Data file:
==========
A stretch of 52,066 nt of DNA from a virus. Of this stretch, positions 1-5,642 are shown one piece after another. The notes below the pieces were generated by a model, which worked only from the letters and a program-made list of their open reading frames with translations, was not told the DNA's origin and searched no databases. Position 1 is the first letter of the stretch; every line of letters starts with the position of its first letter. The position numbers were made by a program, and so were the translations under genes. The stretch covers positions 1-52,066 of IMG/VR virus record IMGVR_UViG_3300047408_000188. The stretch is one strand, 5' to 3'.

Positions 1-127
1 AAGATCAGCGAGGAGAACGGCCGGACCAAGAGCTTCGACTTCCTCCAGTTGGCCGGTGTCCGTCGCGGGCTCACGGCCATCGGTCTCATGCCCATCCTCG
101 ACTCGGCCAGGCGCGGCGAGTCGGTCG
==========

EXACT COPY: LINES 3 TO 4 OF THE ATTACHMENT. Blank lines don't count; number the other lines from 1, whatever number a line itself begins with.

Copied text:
1 AAGATCAGCGAGGAGAACGGCCGGACCAAGAGCTTCGACTTCCTCCAGTTGGCCGGTGTCCGTCGCGGGCTCACGGCCATCGGTCTCATGCCCATCCTCG
101 ACTCGGCCAGGCGCGGCGAGTCGGTCG